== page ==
Context: Relations between thyroid function and lipids remain incompletely understood.
Objective: Our objective was to determine whether lipoprotein subparticle concentrations are associated with thyroid status.
Design and setting: We conducted a prospective clinical study and cross-sectional cohort analysis at a university endocrine clinic and the Framingham Heart Study.
Subjects: Subjects included 28 thyroidectomized patients with short-term overt hypothyroidism and 2944 Framingham Offspring cohort participants.
Main outcome measures: Fasting subclass concentrations of very-low-density lipoprotein (VLDL), intermediate-density lipoprotein, low-density lipoprotein cholesterol (LDL-C), and high-density lipoprotein cholesterol (HDL-C) particles were measured by nuclear magnetic resonance spectroscopy. TSH values were also measured.
Results: Total cholesterol and LDL-C were increased during short-term overt hypothyroidism. Large LDL subparticle concentrations increased during hypothyroidism (917+/-294 vs. 491+/-183 nmol/liter; P<0.001), but more atherogenic small LDL was unchanged. Triglycerides marginally increased during hypothyroidism, small VLDL particles significantly increased (P<0.001), whereas more atherogenic large VLDL was unchanged. Total HDL-C increased during hypothyroidism (76+/-13 mg/dl vs. 58+/-15 mg/dl; P<0.001). There was no change in large HDL-C particle concentrations, whereas small (P<0.001) and medium (P=0.002) HDL-C particle concentrations decreased. Among Framingham women, adjusted total cholesterol and LDL-C were positively related to TSH categories (P<or=0.003). This was due to a positive correlation between adjusted large LDL subparticle concentrations and log-TSH (P<0.0001); log small LDL subparticle concentrations decreased slightly as log-TSH increased (P=0.045). Among Framingham men, the only significant association was a positive association between log-TSH and log large HDL subparticle concentrations (P=0.04).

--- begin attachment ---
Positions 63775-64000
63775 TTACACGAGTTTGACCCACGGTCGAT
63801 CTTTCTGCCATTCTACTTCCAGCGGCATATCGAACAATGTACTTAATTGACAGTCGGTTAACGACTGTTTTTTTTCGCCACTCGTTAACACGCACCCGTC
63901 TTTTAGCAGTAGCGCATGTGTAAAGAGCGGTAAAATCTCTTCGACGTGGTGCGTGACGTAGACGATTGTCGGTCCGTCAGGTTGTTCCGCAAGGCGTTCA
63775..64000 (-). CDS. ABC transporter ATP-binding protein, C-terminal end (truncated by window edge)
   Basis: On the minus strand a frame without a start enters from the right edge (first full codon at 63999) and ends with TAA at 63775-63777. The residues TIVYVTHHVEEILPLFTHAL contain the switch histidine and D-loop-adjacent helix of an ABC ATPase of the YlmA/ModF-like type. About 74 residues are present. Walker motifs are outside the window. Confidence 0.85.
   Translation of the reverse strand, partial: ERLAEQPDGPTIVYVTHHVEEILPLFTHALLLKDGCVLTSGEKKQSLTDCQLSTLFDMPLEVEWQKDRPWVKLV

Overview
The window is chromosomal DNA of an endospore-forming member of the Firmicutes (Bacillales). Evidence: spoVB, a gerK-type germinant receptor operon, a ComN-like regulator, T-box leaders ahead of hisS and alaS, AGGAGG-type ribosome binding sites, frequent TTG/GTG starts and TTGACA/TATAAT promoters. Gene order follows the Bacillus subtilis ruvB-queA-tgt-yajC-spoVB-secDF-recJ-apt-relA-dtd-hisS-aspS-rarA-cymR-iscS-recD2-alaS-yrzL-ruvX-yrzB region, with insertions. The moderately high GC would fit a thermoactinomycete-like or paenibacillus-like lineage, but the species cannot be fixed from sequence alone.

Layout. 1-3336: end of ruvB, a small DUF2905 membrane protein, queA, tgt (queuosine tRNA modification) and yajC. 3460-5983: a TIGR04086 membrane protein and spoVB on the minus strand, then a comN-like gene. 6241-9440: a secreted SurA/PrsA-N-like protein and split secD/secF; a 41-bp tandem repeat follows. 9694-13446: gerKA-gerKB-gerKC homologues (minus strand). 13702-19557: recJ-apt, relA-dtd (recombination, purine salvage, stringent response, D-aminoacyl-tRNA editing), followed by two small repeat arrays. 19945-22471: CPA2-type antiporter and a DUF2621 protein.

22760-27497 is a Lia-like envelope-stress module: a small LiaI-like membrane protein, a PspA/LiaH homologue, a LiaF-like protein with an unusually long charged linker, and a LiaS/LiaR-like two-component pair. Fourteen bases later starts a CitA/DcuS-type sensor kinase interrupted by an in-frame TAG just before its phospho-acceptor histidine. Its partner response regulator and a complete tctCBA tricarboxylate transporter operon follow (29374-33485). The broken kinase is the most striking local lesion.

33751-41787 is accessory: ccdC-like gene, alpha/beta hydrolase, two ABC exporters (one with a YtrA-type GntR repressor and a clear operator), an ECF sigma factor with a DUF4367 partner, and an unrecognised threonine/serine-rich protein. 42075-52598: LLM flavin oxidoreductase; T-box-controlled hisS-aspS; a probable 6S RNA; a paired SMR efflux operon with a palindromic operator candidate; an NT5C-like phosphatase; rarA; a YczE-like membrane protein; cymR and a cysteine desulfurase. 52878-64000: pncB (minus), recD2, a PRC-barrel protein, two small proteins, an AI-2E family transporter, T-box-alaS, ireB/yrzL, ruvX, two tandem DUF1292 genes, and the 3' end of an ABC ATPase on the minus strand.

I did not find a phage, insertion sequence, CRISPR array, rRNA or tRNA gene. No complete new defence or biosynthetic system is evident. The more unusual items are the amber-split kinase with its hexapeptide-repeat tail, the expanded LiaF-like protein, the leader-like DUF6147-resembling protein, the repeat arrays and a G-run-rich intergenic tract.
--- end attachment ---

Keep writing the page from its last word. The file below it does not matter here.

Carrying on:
Conclusions: There is a shift toward less atherogenic large LDL, small VLDL, and large HDL subparticle sizes in hypothyroid women.